“However, it was much later that I came across a book dealing with the Abbot’s meditation techniques. Again I was astounded. Especially when at the end of the book it said that there was much more knowledge to be gained, but only for the advanced student. It is needless to say that I was in a dubious mood. However, thinking to myself that no matter how much knowledge one may already possess there was always still more to learn, and to think one already possessed all knowledge was the conceit of a fool. I decided to find out for myself if there was indeed something to be learnt from the meditation methods advised.
“One day I availed myself of the opportunity and visited Wat Paknam. The Abbot was at the eleven o’clock meal, and there were many seated around awaiting his good pleasure. I went forward to make my obeisance, expressing also my desire to learn. He bid me wait a while and went on with his meal in silence.
“Eventually, opportunity was offered me to come closer and converse. He began to discourse on the virtues of the Buddha, explaining as he went each virtue. As I listened I was impressed by the profundity of his exegesis, expressed in a manner which I had never heard before.
“With the memory of this discourse ringing in my ears, I in the days which followed pursued my intention of getting to know his teaching more in detail. He discoursed on the Dhamma on every full moon and quarter days, as well as Sunday. His discourses leant heavily in the direction of concentration practice. Listening in the temple on these days I realized that if the teaching was not recorded it would soon be forgotten, which would be a waste, not to mention tiring him out by constant repetition, I therefore came up with the suggestion that these oral addresses should be recorded. He agreed to my suggestion, and I started to jot down the teaching.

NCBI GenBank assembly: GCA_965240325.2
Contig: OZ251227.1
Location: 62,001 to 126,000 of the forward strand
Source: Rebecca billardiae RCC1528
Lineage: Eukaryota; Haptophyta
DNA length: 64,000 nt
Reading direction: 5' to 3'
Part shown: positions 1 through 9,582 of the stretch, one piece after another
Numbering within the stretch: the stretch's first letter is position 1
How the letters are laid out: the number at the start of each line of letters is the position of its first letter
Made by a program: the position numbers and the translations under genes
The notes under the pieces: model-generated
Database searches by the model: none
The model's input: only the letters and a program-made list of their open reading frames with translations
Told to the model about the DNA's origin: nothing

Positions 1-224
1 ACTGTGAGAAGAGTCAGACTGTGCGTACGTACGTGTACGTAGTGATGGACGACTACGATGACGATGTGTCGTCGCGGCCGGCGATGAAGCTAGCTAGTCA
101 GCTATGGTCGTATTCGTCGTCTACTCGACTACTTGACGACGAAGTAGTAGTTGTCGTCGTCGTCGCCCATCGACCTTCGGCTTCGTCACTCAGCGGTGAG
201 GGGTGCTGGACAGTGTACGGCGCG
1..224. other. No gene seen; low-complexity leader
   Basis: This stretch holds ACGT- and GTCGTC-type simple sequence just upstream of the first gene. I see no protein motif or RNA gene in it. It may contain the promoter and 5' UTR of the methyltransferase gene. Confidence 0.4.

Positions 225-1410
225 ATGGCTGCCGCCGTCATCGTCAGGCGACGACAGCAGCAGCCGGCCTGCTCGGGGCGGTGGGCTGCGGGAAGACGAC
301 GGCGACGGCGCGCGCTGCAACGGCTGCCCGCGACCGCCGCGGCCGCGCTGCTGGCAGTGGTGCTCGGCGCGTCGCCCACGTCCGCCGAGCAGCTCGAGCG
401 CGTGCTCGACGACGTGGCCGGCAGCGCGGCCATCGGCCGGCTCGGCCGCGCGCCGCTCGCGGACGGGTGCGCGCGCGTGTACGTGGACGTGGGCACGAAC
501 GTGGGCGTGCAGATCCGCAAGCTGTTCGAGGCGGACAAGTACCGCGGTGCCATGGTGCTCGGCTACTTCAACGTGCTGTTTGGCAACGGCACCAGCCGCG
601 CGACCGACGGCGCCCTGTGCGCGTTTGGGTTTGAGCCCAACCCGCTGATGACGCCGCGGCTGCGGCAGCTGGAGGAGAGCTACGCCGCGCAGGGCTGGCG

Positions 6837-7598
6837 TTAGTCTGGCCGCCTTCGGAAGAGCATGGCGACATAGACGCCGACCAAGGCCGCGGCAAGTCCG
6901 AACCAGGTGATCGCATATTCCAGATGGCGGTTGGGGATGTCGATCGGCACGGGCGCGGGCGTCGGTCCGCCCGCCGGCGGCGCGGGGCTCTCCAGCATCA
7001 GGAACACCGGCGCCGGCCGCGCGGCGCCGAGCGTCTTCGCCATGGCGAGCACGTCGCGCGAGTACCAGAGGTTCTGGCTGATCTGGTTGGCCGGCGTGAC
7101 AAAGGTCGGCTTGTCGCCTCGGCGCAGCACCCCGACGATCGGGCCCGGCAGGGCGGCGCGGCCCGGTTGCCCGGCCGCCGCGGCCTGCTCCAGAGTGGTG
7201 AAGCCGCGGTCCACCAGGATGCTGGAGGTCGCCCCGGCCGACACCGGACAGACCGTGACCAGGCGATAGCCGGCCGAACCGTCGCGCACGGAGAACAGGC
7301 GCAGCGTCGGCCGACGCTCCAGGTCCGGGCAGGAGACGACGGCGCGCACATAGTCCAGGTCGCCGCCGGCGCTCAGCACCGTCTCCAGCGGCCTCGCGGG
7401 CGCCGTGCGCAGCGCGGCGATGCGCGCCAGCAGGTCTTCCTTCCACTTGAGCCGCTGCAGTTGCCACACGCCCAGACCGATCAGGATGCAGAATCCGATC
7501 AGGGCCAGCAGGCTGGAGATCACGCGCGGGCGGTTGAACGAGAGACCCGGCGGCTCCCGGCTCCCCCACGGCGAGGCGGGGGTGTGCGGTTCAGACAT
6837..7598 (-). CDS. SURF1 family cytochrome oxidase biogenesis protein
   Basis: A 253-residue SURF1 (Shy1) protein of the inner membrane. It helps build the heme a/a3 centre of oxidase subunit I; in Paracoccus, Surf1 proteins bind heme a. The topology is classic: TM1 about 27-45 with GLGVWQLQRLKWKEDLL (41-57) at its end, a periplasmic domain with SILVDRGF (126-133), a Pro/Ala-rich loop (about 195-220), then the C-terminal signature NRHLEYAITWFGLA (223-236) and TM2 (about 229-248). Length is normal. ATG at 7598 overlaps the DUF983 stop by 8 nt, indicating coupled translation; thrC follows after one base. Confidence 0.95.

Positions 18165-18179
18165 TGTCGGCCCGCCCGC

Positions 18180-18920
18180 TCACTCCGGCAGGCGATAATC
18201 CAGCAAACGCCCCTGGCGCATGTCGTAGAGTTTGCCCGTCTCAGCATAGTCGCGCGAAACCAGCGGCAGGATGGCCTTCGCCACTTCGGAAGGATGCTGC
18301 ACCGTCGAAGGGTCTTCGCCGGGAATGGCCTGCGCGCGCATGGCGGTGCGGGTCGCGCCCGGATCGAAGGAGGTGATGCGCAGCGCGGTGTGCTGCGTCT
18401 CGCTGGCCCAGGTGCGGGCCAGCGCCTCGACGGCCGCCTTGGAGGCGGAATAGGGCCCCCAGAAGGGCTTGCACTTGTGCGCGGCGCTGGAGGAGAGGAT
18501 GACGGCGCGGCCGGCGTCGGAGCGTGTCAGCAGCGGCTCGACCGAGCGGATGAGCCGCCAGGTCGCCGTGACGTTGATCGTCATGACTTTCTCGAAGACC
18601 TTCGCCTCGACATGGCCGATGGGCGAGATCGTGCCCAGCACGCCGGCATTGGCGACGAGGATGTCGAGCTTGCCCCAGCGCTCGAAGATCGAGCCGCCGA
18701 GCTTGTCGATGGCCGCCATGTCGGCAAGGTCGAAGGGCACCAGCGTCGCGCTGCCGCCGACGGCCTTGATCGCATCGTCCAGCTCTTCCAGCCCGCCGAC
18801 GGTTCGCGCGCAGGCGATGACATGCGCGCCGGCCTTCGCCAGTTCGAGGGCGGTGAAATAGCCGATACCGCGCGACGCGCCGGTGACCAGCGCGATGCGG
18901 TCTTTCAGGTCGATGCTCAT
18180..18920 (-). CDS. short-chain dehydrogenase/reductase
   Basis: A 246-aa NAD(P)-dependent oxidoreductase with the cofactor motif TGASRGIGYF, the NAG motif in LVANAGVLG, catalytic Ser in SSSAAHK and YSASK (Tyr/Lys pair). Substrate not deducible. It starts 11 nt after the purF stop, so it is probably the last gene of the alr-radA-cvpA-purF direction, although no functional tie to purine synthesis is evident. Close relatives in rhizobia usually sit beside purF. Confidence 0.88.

“As far as I know, bhikkhus who practice meditation seldom possess the happy gift of expression. Those who preached well were more often than not scholars of the written word. However, I learnt later that the Abbot was himself once a Pali scholar, and it was due to his early training that he was able to express al dhammas in the light of his broad background. He would announce his subject in Pali and deliver the sermons in relation to concentration practice, interlarding the discourse with a supporting amount of Pali terms. In this way he never expounded at random but always substantiated his meaning from the Pali text. He relied with special emphasis on the Maha Satipatthana Sutta for this.
“The manner in which the Chao Khun regulated his days, was as follows: (1) leading the bhikkhus and samaneras twice a day, morning and evening, in paying homage to the Triple Gem in the Uposatha, and ending with a sermon. (2) sermons delivered to the public at large on each full moon, quarter moon, and Sundays. (3) meditation practice both night and day with the bhikkhus, the nuns in a separate section. (4) every Thursday at 2 o’clock in the afternoon a meditation class open to the public. (5) supervising a Pali Institute where qualified teachers taught the scriptures.